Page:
'I left Syria but won't leave Turkey': Syrian mother
The PYD/PKK terrorist organization evoked painful memories for a Syrian family by carrying out a rocket attack in a southeastern Turkish town, where their current home is located.
Neda Ahmar, the 51-year-old mother of the family, was enjoying a cup of tea with her family when a PYD/PKK rocket projectile fired from Syria hit the roof of their home in Turkey's border province of Kilis.
They are trying to get over the traumatic effect of the incident with the full support of officials and their neighbors.
The family left its homeland Syria for Turkey five years ago due to the civil war, Ahmar said and expressed her love for Kilis, the place they now called "home".
"I have never left Kilis since we came from Syria, and I will never leave it; Kilis is my homeland," the Syrian mother told Anadolu Agency in an exclusive interview.
Talking about their new life in Turkey, Ahmar said they were grateful for the living conditions in Turkey.
"There was war in Syria. We came here so that we could be at ease a little, but this has happened to us here.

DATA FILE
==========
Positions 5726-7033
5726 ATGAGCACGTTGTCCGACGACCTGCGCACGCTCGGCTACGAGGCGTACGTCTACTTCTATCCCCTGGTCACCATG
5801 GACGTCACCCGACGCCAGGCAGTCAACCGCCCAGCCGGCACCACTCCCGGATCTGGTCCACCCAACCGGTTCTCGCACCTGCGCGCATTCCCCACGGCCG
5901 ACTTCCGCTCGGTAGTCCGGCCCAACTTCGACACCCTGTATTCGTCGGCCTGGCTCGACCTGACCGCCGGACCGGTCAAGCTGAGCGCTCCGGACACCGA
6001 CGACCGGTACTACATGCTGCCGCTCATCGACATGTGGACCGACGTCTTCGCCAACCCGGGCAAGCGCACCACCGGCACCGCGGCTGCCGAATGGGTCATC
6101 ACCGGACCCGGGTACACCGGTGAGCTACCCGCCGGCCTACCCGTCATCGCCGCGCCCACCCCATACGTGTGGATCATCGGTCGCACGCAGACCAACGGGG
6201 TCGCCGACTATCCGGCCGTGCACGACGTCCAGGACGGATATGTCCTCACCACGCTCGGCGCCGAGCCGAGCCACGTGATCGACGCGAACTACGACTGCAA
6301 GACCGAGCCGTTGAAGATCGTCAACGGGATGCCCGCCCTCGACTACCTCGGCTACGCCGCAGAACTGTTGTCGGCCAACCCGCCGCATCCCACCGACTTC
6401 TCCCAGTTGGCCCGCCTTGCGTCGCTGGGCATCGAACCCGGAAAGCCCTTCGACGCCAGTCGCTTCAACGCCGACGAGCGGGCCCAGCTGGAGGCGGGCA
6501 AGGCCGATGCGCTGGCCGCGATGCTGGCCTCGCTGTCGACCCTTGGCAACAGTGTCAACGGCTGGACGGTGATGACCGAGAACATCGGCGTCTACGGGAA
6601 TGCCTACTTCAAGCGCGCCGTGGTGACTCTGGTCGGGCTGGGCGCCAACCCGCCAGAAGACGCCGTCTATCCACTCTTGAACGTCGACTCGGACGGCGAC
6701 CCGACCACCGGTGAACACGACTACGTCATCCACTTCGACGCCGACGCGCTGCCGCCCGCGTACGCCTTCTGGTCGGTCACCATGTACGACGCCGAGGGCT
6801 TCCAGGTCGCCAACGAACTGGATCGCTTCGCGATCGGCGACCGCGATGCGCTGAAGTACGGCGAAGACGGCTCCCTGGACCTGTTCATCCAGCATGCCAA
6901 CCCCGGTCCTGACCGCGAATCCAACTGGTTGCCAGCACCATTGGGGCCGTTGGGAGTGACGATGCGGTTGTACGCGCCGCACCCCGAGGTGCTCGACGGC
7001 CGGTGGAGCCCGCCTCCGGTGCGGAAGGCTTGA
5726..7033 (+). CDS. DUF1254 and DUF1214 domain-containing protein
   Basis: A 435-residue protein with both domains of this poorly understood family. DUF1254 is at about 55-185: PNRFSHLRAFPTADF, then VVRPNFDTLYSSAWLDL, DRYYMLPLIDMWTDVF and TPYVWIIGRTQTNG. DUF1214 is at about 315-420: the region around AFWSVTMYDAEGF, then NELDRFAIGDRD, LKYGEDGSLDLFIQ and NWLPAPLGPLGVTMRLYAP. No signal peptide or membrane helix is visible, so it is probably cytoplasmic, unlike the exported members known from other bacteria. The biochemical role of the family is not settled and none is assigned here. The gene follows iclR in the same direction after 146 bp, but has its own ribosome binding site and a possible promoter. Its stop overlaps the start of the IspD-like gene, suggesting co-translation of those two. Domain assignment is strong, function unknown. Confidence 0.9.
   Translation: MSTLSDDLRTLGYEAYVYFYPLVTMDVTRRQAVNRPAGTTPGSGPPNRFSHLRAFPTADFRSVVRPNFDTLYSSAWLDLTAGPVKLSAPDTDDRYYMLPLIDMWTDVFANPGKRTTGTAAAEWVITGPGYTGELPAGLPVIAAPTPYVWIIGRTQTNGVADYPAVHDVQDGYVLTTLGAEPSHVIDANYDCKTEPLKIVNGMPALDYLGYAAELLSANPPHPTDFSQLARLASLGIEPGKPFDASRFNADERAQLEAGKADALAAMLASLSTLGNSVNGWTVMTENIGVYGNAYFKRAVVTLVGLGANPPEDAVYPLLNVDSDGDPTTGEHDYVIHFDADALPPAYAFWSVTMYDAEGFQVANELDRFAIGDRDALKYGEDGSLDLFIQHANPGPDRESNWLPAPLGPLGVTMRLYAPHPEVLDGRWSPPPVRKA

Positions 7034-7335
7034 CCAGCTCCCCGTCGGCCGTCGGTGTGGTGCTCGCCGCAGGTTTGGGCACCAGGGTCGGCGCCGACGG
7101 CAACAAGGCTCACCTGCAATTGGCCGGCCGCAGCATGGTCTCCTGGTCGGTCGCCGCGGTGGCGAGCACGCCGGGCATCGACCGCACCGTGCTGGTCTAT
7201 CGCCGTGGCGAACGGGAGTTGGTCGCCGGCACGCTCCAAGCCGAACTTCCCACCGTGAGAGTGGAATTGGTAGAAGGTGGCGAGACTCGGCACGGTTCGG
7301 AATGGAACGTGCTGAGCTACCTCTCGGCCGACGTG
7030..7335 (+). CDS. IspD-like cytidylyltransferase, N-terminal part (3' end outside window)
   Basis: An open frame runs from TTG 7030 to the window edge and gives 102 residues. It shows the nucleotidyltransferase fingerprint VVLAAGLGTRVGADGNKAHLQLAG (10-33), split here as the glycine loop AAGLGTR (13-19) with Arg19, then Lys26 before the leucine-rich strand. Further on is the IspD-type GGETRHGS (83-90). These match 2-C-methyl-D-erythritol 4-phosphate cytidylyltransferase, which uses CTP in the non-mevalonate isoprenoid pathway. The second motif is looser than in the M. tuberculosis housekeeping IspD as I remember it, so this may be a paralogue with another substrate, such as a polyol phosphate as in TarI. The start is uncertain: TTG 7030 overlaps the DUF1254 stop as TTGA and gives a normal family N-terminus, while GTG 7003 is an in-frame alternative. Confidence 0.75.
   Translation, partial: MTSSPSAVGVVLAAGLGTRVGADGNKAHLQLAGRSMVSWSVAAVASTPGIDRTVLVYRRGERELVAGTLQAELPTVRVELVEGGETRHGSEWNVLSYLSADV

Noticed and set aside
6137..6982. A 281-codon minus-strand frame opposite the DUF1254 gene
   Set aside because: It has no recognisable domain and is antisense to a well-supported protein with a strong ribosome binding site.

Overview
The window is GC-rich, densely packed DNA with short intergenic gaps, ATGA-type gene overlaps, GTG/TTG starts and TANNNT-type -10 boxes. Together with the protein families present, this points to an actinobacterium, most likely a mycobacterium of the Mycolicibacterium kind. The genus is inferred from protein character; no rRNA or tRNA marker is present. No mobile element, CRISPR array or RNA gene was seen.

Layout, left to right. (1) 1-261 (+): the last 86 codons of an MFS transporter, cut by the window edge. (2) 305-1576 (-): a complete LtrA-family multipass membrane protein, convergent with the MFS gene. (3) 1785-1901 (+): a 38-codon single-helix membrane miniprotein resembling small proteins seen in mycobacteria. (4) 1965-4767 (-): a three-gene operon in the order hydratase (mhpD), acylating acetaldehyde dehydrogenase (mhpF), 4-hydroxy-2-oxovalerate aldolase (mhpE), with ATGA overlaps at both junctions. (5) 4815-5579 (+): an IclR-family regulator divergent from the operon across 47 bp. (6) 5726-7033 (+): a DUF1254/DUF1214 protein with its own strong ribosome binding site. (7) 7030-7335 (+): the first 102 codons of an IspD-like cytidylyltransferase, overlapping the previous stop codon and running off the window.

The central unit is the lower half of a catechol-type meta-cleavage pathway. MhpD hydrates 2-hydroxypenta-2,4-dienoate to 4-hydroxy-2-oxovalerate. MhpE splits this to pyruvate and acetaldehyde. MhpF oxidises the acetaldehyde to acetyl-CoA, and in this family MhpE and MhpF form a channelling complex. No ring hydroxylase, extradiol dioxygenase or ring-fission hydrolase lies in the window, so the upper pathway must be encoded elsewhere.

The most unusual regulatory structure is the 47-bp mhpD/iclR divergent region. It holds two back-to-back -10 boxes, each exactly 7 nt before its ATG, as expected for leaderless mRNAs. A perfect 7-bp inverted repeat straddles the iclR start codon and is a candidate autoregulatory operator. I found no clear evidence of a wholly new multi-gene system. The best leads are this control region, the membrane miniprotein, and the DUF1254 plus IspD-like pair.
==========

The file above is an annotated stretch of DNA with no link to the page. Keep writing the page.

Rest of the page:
"We were comfortable here, my children were attending school, we used the hospitals, and we had no problems," she said, blaming the U.S. and the PKK for all of what was happening now.
She said everything had become topsy-turvy with the totally unexpected landing of the rocket on their home, adding, however, that all the officials in town rushed to help them.
"We experienced war once in Syria, and we don't want it here," Ahmar added.
Since Turkey launched Operation Olive Branch on Saturday to clear PYD/PKK and Daesh terrorists from Afrin in northwestern Syria, the terror group has carried out cross-border attacks on Turkey.
Most recently, a PYD/PKK rocket attack from Syria killed two civilians and injured six others when it hit a mosque at prayer time in Kilis on Wednesday.
Operation Olive Branch is being carried out under the framework of Turkey's rights based on international law, UN Security Council resolutions, its self-defense rights under the UN charter, and respect for Syria's territorial integrity, a recent Turkish military statement explained.
The military has repeatedly said that only terrorist targets are being destroyed and "utmost importance" is being put on not harming any civilians.
Afrin has been a major hideout for the PYD/PKK since July 2012, when the Assad regime in Syria left the city to the terror group without putting up a fight.